Blood, Breath, Gradient
Deconstructed t-shirts, cotton
Kimberly English connects two matrilineal dialogues – sewing and fashion – in her studio practice, and bring together the worlds of intrinsic tactile labor and the external accumulation of cloth. Through learning how textiles and garments have been made throughout history and the social, economic, and environmental dangers associated with their production, she realized her autonomy regarding what she makes is a privilege in the global context of “women’s work” which impacts the way English value clothes, and thereby the way she works. This connection forces her to assess the deeply personal effect of cloth and its universality, simultaneously.
Deconstructing garments began as a way to familiarize myself with their construction. By investigating making through unmaking, the labor of the garment’s creation is revisited. In this way, cloth becomes ubiquitous with life – not only with the life of the wearer of the garment, but its maker. Because of this, my work often refers to the woman’s body and its relationships, both public and private. There is a spectrum of critical commentary present that refers to the labor enacted by women that seems in some ways ceaseless, and in others obligatory and absurd.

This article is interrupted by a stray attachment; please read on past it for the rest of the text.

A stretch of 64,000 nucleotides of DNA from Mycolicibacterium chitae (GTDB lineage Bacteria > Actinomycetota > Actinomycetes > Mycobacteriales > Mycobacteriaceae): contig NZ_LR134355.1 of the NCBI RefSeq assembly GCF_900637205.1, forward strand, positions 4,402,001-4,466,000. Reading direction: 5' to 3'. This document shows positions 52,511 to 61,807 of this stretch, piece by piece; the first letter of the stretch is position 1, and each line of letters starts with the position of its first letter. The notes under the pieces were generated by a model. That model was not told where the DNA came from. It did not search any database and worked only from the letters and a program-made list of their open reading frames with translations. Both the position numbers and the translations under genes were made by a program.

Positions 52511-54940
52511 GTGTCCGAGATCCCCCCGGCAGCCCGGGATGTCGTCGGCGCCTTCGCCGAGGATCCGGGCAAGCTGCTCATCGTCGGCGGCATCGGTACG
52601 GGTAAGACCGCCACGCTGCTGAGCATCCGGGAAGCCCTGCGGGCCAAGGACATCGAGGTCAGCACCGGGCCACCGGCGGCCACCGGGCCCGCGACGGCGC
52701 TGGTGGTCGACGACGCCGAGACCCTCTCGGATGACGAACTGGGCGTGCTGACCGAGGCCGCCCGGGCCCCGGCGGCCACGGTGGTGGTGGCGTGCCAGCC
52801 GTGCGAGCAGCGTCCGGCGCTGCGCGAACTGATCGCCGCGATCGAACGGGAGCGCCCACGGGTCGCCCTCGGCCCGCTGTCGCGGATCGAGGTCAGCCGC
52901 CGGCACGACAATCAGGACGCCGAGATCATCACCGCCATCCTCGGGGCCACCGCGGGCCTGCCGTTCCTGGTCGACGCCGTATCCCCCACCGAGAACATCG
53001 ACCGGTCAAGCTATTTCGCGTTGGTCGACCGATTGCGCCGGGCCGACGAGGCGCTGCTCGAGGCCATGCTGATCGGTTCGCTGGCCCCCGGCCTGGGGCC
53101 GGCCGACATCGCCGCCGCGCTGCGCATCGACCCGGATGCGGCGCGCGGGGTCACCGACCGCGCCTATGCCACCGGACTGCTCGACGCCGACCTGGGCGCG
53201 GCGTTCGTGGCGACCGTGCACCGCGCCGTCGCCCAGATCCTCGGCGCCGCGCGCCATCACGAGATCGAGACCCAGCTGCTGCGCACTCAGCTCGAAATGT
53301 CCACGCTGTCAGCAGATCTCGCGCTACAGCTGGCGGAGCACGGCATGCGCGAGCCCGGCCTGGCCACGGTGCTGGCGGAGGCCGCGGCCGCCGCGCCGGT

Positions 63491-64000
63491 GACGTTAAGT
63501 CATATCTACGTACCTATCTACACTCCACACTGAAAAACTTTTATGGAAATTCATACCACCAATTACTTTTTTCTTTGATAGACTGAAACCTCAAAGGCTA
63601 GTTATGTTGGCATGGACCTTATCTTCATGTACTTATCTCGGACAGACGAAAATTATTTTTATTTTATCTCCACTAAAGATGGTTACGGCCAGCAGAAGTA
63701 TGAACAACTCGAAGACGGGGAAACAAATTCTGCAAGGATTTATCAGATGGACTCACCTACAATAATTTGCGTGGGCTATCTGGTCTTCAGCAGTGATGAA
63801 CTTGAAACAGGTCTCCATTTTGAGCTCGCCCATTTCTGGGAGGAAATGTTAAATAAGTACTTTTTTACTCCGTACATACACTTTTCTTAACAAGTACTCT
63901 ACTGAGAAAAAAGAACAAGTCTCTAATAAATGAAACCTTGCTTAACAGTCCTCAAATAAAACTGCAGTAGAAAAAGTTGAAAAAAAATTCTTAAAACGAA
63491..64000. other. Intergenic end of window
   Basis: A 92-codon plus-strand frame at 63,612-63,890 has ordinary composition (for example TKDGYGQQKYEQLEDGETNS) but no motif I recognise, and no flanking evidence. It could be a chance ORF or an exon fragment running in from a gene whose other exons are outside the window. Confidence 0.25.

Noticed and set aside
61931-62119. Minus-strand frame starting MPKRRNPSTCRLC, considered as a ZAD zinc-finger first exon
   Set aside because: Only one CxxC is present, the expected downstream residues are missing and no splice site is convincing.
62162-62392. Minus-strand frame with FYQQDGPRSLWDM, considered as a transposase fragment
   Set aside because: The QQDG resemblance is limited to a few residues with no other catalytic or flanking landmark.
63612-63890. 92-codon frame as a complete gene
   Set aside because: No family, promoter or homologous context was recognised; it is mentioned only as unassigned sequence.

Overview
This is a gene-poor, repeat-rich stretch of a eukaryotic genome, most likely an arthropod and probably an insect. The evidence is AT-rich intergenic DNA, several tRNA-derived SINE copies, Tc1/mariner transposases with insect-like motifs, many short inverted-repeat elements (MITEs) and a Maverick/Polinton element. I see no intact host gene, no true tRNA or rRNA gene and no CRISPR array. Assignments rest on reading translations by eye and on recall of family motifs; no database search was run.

By recontextualizing everyday cloth, I explore themes central to the history of women’s work, its labor force, and the local impact of a global economy – primarily through found textiles. While I use this material familiarity to highlight universal themes prevalent in the garment’s connotation, I beckon the viewer to see the object and its life anew, subverting the hegemony and history stitched into the seams of the fabric.